• Elon Musk's SpaceX will launch the Nancy Grace Roman Space Telescope in 2026 under a new NASA contract.
  • The telescope will study dark energy, dark matter, galaxies, and exoplanets, NASA said.
  • The agency said the mission's launch is expected to cost about $255 million.

NASA on Tuesday awarded Elon Musk's SpaceX with a contract to provide launch services for the next space telescope mission.

The Nancy Grace Roman Space Telescope, which is 2.4 meters in diameter, is slated to launch in October 2026, the space agency said in a press release. Under the contract, SpaceX will launch the telescope on a Falcon Heavy rocket from NASA's Kennedy Space Center in Florida.

The cost for the mission's launch is expected to be around $255 million, including launch services and extra related charges, NASA said.

The Roman telescope mission comes after the $10 billion James Webb Telescope was launched into the skies in December to search for early galaxies and habitable planets. The 6.5 meter Webb telescope has already captured colorful images of ancient galaxies and new stars after taking two weeks to unfold by itself in space.

Nearly five years later, the Roman telescope will be sent into space to study dark energy, dark matter, galaxies, and exoplanets, which orbit a star outside of the solar system, according to NASA. This will help scientists to grasp the unanswered questions in cosmology, per the agency.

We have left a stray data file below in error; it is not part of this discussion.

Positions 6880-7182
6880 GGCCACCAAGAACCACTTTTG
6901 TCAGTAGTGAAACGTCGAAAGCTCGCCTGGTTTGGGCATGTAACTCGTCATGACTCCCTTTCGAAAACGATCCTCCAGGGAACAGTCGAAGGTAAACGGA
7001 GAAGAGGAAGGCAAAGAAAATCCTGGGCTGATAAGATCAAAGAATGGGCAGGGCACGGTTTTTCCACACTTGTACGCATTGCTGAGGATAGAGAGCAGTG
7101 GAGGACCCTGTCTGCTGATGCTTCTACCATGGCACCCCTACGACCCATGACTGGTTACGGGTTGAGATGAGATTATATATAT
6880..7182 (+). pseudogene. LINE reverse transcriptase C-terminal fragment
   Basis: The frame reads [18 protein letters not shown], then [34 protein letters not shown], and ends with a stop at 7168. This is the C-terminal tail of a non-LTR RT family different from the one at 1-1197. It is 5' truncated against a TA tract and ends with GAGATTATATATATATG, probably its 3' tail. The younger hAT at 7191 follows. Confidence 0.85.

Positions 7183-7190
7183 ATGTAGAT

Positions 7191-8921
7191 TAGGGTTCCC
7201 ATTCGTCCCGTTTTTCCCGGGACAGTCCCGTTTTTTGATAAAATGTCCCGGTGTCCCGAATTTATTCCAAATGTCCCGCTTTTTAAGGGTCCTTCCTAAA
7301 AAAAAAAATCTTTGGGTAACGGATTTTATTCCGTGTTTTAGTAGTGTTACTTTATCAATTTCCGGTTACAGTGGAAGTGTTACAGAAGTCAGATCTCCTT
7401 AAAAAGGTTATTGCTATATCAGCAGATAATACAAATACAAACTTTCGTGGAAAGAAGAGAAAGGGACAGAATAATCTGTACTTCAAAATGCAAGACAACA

NASA said the telescope is expected to last in space for five years and the mission could be extended for five years.

The telescope was previously called the Wide Field InfraRed Survey Telescope but it was renamed after Dr. Nancy Grace Roman for her work at NASA, the agency said.

According to NASA, the Roman telescope will launch on a Falcon Heavy rocket, which SpaceX bills as "the world's most powerful rocket." The vehicle, which first flew into the skies in 2018, has three reusable boosters and can lift almost 64 metric tons into orbit, per SpaceX's website.

SpaceX didn't respond to Insider's request for comment about the NASA contract.

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